I was emailing back and forth with Sarah from The Yachtless the other day, and she mentioned that the photo I use as my avatar isn’t a close up shot of my face. In fact — not only is it not a close up shot, it’s not even of me! And it occurred to me that I had never written a post about why I use the icon I do.
Here it is:
That’s the actress Olivia Williams, playing the teacher Miss Stubbs in the film An Education. I like it as an avatar for me (since I didn’t want to use a picture of real me) because I have dark hair and glasses and, you know, I’m a teacher. And I probably often have that particular look on my face 🙂
But there’s more to it than that. An Education is one of my favorite movies. The plot, for those who haven’t seen it: Carey Mulligan is Jenny, a very bright high school student headed for Oxford University. But she’s chafing at the bit to get at life, real life! And when romantic older man Peter Sarsgaard shows up in a hot car, offering her exciting restaurant meals and jewelry and trips to Paris, she drops out of school. But! in a shocking twist, restaurants and jewelry and Paris, while exciting, are also being paid for by extremely dubious means, and the man of her dreams is not really very dreamy after all, in various ways which I won’t spoil too explicitly. This is one of the “educations” that Jenny gets. The other comes when she realizes that, in order to make something out of the wreck of her life, she’ll have to finish school and get to university somehow. At that point, although she’s worried she’s burned her bridges forever, she goes to see her teacher, who had seemed so buttoned up and downtrodden and boring. Here’s Olivia Williams’s apartment.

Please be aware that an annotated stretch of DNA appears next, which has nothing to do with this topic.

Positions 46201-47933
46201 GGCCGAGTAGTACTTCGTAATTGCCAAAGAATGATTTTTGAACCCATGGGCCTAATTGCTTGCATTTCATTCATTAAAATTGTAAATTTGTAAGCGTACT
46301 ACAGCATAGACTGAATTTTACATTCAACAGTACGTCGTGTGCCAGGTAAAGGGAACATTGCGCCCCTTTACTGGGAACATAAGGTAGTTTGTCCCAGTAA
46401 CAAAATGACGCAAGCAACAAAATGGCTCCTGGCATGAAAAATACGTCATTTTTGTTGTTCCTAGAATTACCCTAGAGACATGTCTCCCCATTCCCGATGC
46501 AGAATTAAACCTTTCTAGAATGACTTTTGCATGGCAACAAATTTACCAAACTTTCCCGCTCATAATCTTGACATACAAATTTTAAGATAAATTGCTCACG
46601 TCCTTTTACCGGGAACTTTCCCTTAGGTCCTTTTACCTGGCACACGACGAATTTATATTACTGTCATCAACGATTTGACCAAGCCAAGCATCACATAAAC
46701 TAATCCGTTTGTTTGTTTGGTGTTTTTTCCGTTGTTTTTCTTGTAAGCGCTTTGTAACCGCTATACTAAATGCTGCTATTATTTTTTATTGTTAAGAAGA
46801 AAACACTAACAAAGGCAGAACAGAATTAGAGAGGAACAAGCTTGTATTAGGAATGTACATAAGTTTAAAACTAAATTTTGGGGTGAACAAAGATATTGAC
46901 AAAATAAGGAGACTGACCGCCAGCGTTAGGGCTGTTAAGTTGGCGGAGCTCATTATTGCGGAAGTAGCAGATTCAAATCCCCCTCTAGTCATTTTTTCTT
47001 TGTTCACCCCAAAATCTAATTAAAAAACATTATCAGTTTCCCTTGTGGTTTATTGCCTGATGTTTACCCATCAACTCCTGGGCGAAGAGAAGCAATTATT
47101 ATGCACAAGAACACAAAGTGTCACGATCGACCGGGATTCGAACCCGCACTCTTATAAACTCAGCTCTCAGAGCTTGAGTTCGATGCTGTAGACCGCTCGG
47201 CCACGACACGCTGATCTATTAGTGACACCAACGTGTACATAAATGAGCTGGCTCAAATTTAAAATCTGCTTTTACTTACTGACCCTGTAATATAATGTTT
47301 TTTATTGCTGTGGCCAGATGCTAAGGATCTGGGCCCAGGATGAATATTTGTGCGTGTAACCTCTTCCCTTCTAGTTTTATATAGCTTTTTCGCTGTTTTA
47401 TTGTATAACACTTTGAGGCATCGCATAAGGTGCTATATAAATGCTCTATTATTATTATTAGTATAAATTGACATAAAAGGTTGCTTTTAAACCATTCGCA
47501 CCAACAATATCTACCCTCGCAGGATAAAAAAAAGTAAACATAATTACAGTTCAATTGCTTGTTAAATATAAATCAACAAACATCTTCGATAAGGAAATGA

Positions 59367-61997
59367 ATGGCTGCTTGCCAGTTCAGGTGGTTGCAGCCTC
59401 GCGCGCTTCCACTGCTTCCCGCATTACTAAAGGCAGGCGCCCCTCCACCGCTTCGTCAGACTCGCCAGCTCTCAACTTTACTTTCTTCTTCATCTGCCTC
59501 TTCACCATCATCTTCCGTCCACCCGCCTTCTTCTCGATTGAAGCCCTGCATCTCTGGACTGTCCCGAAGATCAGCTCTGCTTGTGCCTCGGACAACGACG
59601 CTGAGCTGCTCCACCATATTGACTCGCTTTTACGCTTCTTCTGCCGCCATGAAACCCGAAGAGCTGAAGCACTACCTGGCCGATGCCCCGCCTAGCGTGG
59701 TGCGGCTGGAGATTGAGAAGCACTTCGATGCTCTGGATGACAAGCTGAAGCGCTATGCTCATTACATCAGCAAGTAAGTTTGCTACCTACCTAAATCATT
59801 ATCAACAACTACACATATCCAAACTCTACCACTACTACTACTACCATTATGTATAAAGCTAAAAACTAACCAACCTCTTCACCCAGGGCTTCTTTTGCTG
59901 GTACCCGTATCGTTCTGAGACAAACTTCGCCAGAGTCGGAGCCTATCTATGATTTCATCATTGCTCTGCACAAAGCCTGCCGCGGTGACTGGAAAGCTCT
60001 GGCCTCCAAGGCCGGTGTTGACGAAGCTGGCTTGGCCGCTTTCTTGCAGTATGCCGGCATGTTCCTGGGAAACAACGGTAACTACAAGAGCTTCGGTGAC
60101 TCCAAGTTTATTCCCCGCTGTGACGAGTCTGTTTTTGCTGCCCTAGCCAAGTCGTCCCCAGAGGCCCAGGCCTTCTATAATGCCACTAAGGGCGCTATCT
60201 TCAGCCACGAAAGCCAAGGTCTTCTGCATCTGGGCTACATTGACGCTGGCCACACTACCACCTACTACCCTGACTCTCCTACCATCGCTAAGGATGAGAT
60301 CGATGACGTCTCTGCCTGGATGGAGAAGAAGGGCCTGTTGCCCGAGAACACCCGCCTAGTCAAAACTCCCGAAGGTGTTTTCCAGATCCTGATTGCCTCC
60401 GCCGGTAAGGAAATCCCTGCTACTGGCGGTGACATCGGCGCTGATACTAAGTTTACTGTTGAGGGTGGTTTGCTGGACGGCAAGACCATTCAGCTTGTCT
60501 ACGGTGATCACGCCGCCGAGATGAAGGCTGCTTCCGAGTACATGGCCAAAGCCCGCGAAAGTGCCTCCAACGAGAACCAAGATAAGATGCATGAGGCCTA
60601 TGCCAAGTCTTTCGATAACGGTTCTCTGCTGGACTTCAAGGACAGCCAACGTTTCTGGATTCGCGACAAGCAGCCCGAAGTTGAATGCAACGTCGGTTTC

She’s wearing pants! Her hair is still pulled back, but she looks relaxed. She’s living a grown up life. It’s not an upscale life; it’s a modest one room for both kitchen and living area, and I guess there’s a little bedroom and bathroom at the back. It’s certainly not getting taken to Paris. She doesn’t seem to have a romantic partner (as many intellectual women didn’t, in those days.) But it’s a quality life. Art, books, piano. You can imagine her having her friends over to drink tea or a cocktail, to talk and play jazz. It’s a life that’s she’s earned herself, through honest labor, rather than getting money cheap and easy either through marriage, or through swindling others out of it. This is the second kind of education Jenny gets: it only takes a few minutes, but she sees how meaningful this other kind of life can be.
Miss Stubbs agrees to help Jenny study for Oxford, and the other reason I love this film so much is that it’s the only movie I know of where the big climactic montage is of a young woman reading books — Jenny rediscovering how wonderful it can be to learn and think, rather than living the glamorous but totally inauthentic life she got sidetracked into. So the third kind of “education” the film suggests is the traditional kind: the kind you get through study and thought, rather than through experience of people.
I chose the icon not only because Miss Stubbs is a teacher, then, but because she stands in for some of the key things about my life, or that I want my life to be about. Being a single woman, being an intellectual, making enough money to live a decent but modest life, but not going after money because I want glamour or just for the sake of it. I know people who really want to be rich. I don’t. It’s important to me to support myself and to have a cozy living space (art, books, maybe a nice stereo instead of a piano). I’d like to go to Paris, sure, and I like jewelry as much as the next girl. But they aren’t the things I’m aiming for in my life.